Female Genital Mutilation Cases Rise In Ghana
Cases of Female Genital Mutilation (FGM) is on the rise in Ghana despite a ban placed on the practice.
This was contained in a UNICEF multiple Indicator Cluster (MICS) Survey in 2007, which puts FGM at 3.8 per cent for women between 15 to 49 years and four per cent for the most recent survey of 2011.
An Act to amend the Criminal Code 1960 (29) to change the reference “Female Circumcision” to “Female Genital Mutilation to reflect the actual nature of the offence, widen the scope of responsibility in relation to the offence and provide for related matters was enacted in 2007.
However, available records show that the practice was on the ascendancy instead of decreasing due to the breakdown of educational and awareness and control programmes in addition to the inability of law enforcers to effectively enforce the laws on FGM.
At a workshop organised by the Ghanaian Association for Women’s Welfare (GAWW), UNICEF also said 125 million girls and women in the world had undergone FGM and approximately three million girls and women were at risk of being subjected to the mutilation every year.
The practice is prevalent in 29 African countries while the three northern regions as well as the Brong Ahafo Region and Zongo communities in some urban centres in Ghana continue to practice the FGM.
The workshop was aimed at deliberating on the situation of FGM in Ghana and to discuss the 2012 United Nations Resolution 67/146 on FGM to help develop a national plan action for the dissemination, domestication and implementation of the resolution.
Madam Alijata Sulemana, Member of Parliament (MP) for Tumu Constituency in the Upper West Region, said FGM continued to cause serious havoc to the lives of many married women, who were either losing their marriages or were experiencing stalled marriages due to their inability to meet their sexual obligation towards their spouses.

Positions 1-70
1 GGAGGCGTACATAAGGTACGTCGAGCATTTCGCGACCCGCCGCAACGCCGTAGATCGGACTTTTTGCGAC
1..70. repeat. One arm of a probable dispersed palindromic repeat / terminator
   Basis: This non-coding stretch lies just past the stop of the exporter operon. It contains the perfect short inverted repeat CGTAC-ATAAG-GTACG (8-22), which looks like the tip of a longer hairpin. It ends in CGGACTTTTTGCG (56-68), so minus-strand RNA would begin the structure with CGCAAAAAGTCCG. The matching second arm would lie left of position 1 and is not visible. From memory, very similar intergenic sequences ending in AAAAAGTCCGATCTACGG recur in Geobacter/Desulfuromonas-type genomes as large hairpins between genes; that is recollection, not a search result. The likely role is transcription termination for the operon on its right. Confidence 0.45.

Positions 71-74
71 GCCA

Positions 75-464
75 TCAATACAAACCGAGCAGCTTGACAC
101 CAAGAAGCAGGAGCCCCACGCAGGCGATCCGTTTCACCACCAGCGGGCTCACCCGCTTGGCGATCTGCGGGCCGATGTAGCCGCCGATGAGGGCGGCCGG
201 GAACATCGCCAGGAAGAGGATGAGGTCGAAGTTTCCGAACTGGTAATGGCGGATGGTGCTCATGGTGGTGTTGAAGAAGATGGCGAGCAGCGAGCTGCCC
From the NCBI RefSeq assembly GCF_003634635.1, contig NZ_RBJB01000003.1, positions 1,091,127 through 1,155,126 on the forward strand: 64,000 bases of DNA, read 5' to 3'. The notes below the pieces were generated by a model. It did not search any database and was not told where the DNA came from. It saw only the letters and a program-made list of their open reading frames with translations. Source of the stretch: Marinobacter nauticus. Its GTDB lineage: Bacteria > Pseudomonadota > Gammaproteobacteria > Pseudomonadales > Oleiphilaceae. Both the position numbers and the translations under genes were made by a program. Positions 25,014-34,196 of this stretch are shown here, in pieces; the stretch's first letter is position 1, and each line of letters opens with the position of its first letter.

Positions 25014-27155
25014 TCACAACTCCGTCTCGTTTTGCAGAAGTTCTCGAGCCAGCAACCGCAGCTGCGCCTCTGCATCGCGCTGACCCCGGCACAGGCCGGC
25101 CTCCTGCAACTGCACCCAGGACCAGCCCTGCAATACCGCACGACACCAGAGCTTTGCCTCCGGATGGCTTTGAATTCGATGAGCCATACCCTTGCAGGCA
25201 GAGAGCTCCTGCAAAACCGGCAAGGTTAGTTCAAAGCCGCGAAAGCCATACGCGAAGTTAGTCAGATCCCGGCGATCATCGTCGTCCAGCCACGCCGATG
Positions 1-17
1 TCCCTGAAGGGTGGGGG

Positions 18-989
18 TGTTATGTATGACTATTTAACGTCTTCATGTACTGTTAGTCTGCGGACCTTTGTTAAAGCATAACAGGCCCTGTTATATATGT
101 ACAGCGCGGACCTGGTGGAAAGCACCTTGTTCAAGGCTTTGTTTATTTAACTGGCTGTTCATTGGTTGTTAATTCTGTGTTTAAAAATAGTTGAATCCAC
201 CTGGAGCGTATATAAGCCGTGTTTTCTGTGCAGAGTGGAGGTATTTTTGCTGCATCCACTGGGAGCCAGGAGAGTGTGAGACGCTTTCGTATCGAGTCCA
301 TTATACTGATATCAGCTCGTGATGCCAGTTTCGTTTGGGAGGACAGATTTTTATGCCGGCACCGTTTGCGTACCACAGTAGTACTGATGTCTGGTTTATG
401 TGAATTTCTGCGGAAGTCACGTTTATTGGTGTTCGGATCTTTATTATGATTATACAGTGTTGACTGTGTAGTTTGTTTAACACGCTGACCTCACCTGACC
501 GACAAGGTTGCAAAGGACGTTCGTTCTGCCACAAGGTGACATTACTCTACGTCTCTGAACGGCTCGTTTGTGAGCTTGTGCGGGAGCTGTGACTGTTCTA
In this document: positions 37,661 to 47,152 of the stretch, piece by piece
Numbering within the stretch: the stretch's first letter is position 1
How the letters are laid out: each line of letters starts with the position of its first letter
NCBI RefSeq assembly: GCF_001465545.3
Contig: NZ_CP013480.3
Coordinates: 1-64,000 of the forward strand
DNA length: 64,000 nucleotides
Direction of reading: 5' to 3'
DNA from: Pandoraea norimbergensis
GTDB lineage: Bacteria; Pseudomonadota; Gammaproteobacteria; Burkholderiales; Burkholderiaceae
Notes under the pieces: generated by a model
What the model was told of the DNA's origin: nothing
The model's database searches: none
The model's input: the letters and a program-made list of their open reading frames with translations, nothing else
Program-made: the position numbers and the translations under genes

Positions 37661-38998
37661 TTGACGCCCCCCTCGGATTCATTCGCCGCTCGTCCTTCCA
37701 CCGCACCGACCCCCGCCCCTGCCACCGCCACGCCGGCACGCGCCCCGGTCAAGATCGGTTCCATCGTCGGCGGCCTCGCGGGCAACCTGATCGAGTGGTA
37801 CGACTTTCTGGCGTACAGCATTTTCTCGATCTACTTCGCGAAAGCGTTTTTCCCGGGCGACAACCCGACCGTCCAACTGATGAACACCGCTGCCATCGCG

In an interview with the Ghana News Agency (GNA) on the sidelines of the workshop, Madam Sulemana said being a victim of FGM herself, she had been encountering many marital problems in her marriage right through child-birth as well as meeting her conjugal right as a wife, adding that she was more prepared to openly join the campaign to eliminate the practice in Ghana.
“I even wanted to give birth to five children but had to stop at three because of the many serious complications and needless pain I go through during delivery,” she told the GNA.
“FGM is never a good thing, it breaks homes- the most sensitive thing that will make me have sexual contact with my husband is taken out,” the MP said.
Madam Sulemana said all efforts must be put in place to ensure that the practice was eliminated totally from the society, adding various educational and awareness programmes should be embarked upon to sensitize the people on the dangers and harmful effects of FGM was causing to women to make the perpetrators stop the practice.